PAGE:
Ignorance or Culture War? Christian Nationalism and Scientific Illiteracy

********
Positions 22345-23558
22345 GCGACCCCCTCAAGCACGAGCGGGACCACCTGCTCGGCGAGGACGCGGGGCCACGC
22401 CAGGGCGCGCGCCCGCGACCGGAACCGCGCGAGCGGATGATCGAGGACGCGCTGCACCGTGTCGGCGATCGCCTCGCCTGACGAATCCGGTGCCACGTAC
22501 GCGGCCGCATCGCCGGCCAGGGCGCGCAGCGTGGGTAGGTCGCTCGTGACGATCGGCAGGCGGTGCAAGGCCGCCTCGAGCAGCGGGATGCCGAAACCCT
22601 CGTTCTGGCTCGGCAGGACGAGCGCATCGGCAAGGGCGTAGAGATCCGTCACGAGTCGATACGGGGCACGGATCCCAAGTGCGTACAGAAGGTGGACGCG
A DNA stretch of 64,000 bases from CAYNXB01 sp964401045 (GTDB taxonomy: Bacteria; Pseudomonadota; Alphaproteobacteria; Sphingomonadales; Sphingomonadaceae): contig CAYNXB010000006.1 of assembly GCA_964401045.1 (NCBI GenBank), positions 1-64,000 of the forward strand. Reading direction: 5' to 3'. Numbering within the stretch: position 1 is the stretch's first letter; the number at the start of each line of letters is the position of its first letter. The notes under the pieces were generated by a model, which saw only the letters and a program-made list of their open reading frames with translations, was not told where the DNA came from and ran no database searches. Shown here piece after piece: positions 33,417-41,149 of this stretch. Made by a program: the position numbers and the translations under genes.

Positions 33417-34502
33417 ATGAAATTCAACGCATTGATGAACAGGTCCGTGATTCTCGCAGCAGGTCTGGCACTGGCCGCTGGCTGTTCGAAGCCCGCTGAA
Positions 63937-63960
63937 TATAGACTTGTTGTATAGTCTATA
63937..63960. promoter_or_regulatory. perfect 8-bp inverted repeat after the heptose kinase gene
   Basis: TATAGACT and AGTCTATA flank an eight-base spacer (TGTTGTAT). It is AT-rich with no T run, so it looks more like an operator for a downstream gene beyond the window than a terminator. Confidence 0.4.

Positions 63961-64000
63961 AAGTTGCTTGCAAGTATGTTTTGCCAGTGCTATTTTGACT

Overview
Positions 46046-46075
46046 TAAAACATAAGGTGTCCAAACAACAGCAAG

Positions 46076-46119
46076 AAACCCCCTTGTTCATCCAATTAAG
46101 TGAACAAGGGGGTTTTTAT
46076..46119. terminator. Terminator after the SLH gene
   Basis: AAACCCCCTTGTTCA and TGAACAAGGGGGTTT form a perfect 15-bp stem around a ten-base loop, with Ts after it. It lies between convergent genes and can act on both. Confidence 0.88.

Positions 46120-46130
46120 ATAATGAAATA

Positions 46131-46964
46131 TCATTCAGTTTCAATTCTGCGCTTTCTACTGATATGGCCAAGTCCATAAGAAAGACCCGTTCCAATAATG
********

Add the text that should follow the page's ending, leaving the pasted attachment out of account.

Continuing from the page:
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Religiously conservative Americans consistently demonstrate lower scientific literacy than other Americans. Some argue, however, that Americans’ scientific literacy is contingent on subcultural conflict, showing differences in scientific literacy that emerge only on religiously contested scientific claims. Building on these insights, we find that the most salient factor explaining Americans’ divergence on contested (though not on uncontested) scientific claims is not religious commitment or conservatism per se, but an ideology that seeks political—and consequently epistemic—dominance: Christian nationalism. National data show that Christian nationalism is unassociated with Americans’ answers on questions about uncontested scientific knowledge. However, Christian nationalism is the strongest predictor of incorrect answers on questions about religiously contested scientific claims. Contemporary “culture war” debates over science have little to do with outright ignorance of science, nor are they strictly about religiosity or theological conservatism. Rather, disputes over science and religion reflect politically motivated denials of scientific facts that threaten Christian nationalism’s claims to epistemic and cultural authority.